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Once upon a time, no political scientist spoke to historians about the march of liberalism and presidential leadership more persuasively than James MacGregor Burns. University of Virginia professor Sidney Milkis has become a lineal successor of sorts, lacking Burns's narrative gifts but providing a conceptual depth that more than compensates. His Theodore Roosevelt, the Progressive Party, and the Transformation of American Democracy is much more than an account of the 1912 imbroglio. He depicts T.R. as the foremost apostle of a "progressive democracy" that would serve as the basis of 20th-century American liberalism. Taking Roosevelt seriously as a thinker, he covers his protagonist's post-presidential career with a thoroughness unmatched by previous biographers.
Setting T.R. against the emergence of nascent welfare states in turn-of-the-century Europe, the author depicts a statesman who sought to reconcile a progressive administrative state with the legitimacy of popular mandates. Wrapping his appeal in the rhetoric of both Christian and patriotic duty, Roosevelt fused together a visceral nationalism and a softer humanitarian impulse. Thus, Milkis argues, the former president trumped a Taft who distrusted the masses, a Wilson who found it expedient to espouse traditional Democratic decentralization, and a Debs who scorned popular democracy as irrelevant to the higher justice of a workers' state.
The contradictions and sheer inadequacies of Roosevelt's ideology, Milkis admits, were substantial. He talked glibly and impractically about the power of democratic majorities to recall judicial decisions, administrative edicts, legislators, judges, even the president himself. Critics who have keyed in on T.R.'s neo-Darwinian rhetoric about nationalism, race, and heroic combat have sensed incipient fascism. Political analysts today are far more likely to see the administrative state as a playground for interest-group politics than as an instrument of enlightened and democratic governance. Milkis himself calls the emerging modern presidency "a Progressive innovation that has embodied the promise and disappointment of American democracy for the better part of a century." Still, he believes that Roosevelt's progressive democracy was a necessary challenge to an outdated American constitution—a term he uses in the English sense of a web of unwritten assumptions and political practices. If the promise of progressive democracy was never entirely fulfilled, its reshaping of the state and empowerment of the presidency did much to equip the United States for the challenges of the 20th century.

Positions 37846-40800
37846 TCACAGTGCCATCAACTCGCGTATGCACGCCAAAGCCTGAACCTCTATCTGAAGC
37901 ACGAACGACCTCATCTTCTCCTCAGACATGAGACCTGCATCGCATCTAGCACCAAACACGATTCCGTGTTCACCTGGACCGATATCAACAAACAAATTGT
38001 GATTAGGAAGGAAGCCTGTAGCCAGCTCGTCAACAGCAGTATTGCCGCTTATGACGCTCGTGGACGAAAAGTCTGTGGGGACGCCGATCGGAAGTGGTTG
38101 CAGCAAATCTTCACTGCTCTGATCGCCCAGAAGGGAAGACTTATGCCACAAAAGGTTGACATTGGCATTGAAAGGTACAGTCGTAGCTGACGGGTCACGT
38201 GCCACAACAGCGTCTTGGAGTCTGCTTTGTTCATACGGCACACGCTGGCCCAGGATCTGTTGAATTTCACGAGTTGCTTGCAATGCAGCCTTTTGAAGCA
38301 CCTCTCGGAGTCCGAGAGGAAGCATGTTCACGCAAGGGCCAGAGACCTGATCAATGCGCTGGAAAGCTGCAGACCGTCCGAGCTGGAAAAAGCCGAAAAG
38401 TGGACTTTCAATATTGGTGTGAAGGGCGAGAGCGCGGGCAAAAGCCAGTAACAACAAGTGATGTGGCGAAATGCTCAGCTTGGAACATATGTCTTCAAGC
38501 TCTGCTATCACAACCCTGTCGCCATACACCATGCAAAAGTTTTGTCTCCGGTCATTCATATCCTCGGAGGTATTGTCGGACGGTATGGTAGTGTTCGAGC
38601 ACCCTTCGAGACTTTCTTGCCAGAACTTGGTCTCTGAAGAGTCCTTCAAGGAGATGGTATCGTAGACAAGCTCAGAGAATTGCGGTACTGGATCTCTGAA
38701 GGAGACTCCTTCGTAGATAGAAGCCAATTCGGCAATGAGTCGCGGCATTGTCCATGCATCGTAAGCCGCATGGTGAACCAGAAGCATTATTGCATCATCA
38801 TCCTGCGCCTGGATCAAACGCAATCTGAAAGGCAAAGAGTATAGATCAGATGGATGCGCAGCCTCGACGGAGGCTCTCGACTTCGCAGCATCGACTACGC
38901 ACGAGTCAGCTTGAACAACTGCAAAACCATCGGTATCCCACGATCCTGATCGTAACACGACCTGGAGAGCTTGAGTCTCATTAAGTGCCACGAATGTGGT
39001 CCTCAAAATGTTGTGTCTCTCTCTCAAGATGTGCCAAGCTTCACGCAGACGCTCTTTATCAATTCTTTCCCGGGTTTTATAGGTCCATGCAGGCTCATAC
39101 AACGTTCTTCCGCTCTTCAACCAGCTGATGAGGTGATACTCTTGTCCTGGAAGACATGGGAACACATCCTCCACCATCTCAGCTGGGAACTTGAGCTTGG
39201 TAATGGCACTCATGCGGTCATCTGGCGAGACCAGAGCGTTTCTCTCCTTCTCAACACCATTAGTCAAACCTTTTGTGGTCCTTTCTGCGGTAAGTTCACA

Contemporary conservatives instinctively reject that last conclusion. Milkis responds by reminding us of the way in which the conservative movement over the past generation has employed ballot initiatives, referenda, and recall elections. Moreover, he cites Ronald Reagan's deployment of the modern presidency in opposition to the liberal state. Contemporary conservatism, he concludes, owes much to the platform of the Progressive Party. He might indeed have gone further and discussed in some detail the conviction of so many present-day activists on the Right that they are fighting for rule by the people and against liberal elites that scorn ordinary folk. In fact, the conservatism of William Howard Taft is largely dead and forgotten, supplanted by right-wing populism.
In the end, Milkis believes, the legacy of progressive democracy transcends the ideological battles of the moment. As he admits, however, his judgment raises profound questions. Is a strong administrative state compatible with an active and competent citizenry? Can the modern presidency, even with the tools of instant mass communications, function as a truly democratic institution with meaningful links to the public?
Barack Obama's 2008 presidential campaign, Milkis believes, drew heavily on the legacies of T.R.'s progressive democracy. Whether the Obama presidency will produce a constructive sense of "civil religion" or an empty "cult of personality" remains an open question. Theodore Roosevelt's effort of 1912 contained the seeds of both possibilities.